24 January 2017

Going Dutch--Into The Wind

I haven't spent a lot of time in the Netherlands, and it's been a while since I've been there.  So I won't claim to be any kind of an expert on the country or its people, both of which I loved.  I will, however, offer an impression, which relates to a comment on yesterday's post.

Like just about every place I've ever visited, the Netherlands and the Dutch people have their paradoxes. They can be most readily seen in, I believe, their art.  This is a nation, remember, that has given the world Vermeer, Rembrandt and Mondrian as well as Collin van der Sluijs and, of course, Van Gogh.  The contradictions can also be seen in the country's history and social policy:  More than a few historians and econominsts have argued that capitalism as we know it began in the Netherlands in the 16th Century, but in more recent years it has become famous for having a social "safety net" that is tightly woven even by the standards of its western European neighbors.  Also, the country that embraced the social order of Calvinism more than any other would become among the first to legalize same-sex marriage, heroin and other drugs and the right to die.  And, finally, what other nation could have produced a politician like Pim Fortuyn, who famously declared, "I'm not a racist.  I like Arab boys!" ?

I mention all of those things because, if you know about them, what the commenter brought to my attention makes perfect sense.  Perhaps an orderly society creates the need for people to do crazy things:  Sports like bungee-jumping aren't invented in places like Syria and western Sudan.  Mountain biking was born in America, not Afghanistan.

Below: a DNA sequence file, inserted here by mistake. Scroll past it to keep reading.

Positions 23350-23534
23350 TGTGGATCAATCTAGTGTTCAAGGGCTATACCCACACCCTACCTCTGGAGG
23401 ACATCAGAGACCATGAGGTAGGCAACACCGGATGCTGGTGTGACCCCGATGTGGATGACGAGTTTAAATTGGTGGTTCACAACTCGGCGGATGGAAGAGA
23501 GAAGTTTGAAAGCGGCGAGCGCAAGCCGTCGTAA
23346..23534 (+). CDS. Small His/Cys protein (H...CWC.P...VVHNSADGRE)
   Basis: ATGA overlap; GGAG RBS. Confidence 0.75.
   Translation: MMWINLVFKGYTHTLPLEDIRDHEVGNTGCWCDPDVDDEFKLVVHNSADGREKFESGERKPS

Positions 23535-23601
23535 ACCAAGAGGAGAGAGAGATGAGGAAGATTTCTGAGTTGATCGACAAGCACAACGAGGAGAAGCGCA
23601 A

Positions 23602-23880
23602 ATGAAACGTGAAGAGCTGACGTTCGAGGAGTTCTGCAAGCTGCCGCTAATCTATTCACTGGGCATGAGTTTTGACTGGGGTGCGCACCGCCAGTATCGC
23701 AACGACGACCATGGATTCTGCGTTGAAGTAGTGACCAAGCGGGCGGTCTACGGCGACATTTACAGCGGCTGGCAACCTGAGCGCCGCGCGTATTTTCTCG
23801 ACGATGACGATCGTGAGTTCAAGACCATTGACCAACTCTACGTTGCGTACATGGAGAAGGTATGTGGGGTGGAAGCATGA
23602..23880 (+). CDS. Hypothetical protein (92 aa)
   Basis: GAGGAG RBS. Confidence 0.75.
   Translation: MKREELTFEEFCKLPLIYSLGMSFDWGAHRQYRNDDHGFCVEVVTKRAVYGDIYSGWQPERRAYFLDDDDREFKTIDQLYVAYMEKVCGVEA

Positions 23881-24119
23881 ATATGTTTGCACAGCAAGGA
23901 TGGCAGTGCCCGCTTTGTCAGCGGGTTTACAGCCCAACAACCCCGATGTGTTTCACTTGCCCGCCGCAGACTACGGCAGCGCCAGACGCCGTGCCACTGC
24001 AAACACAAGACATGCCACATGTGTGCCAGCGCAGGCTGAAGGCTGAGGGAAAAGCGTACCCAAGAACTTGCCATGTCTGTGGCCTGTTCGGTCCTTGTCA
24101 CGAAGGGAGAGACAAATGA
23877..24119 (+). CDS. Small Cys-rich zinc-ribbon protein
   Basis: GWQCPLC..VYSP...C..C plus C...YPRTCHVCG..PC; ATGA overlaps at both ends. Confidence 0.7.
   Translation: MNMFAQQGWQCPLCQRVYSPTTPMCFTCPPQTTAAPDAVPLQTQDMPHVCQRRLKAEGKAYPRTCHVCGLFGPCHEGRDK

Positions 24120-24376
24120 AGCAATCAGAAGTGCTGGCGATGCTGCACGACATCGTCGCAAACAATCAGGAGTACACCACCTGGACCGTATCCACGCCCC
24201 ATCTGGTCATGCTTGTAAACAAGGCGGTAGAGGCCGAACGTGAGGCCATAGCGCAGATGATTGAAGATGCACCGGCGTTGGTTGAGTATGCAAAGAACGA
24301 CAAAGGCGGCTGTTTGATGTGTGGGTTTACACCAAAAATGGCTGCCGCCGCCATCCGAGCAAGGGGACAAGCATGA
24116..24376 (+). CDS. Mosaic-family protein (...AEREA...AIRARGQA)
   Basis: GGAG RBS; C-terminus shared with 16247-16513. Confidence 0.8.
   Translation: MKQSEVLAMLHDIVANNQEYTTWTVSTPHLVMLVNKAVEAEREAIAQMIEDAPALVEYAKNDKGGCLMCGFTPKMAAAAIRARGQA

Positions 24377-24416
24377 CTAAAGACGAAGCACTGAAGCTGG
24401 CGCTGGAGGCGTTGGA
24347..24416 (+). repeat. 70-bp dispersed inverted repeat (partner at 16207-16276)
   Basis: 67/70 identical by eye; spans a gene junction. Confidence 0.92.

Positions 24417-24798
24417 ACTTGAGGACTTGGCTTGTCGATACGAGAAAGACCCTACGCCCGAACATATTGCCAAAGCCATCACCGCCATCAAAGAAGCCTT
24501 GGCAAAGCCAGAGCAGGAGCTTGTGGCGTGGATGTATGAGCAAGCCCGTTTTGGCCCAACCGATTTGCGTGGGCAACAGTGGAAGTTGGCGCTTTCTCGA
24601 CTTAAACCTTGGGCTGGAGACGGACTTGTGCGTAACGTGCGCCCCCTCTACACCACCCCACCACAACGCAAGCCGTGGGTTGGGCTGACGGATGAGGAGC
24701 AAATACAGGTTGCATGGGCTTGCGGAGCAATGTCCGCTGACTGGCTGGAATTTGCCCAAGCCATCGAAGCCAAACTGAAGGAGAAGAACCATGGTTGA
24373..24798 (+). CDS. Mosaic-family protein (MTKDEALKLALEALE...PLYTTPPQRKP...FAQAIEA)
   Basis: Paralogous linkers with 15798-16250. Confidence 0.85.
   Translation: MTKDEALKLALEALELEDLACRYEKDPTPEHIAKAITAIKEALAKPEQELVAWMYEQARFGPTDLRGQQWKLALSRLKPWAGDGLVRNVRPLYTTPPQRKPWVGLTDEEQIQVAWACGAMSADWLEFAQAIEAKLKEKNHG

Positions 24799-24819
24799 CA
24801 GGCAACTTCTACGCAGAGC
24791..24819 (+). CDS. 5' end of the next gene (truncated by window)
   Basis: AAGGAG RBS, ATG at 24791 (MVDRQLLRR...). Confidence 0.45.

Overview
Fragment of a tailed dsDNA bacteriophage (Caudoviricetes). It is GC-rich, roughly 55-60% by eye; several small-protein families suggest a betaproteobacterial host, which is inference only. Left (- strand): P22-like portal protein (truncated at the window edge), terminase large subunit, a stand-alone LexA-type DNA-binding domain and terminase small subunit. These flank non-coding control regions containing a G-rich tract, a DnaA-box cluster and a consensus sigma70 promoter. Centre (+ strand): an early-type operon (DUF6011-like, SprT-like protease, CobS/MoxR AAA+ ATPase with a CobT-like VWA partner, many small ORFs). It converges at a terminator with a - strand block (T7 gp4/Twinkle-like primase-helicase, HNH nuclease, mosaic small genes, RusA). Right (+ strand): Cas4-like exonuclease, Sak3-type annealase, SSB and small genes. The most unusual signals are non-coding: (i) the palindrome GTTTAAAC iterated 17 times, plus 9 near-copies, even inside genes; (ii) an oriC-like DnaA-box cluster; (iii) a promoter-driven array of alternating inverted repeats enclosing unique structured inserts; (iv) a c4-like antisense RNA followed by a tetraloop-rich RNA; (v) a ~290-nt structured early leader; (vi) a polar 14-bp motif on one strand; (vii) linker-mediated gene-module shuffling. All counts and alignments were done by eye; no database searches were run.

So a competition that forces cyclists to pedal into 100 kph headwinds would originate--where else?--in the land of tulips and stroopwafels.  Oh, it gets even better:  The riders aren't astride the latest aerodynamic carbon-fiber bikes.  Since they are riding in the Netherlands, they are required to ride--what else?--Dutch-style city bikes.  You know, the kind in which the rider sits up like a dog begging for the treat in his owner's hand.  The kind with fully-enclosed chainguards and wheel covering so extensive that you can pedal to your wedding in your gown or tux.

Naturally, the Headwinds Championship is run along the Oosterscheldekering storm barrier that protects the land from the sea, but not the riders (or anybody or anything else) from wind.  I have alongside seawalls and other coastal barriers, so I know that if the wind is blowing the right (wrong?) way, they can act as funnels or tunnels, especially if the barrier is on an isthmus or some other narrow strip of land.

The competition is organized on short notice, so as to all but ensure the worst possible conditions.  I wonder whether the race is organized by the same folks who put together the Paris-Roubaix race.  I wouldn't be surprised if some of them are Dutch!


  1. I rode the Oosterscheldekering barrier in 2015 in a mild (but unseasonal) headwind on a loaded touring bike and found that hard going. THIS looks like utter glorious madness.

  2. Rebecca--Congratulations! I think for riding it on a loaded touring bike, you deserve at least as much recognition as those who rode the competition.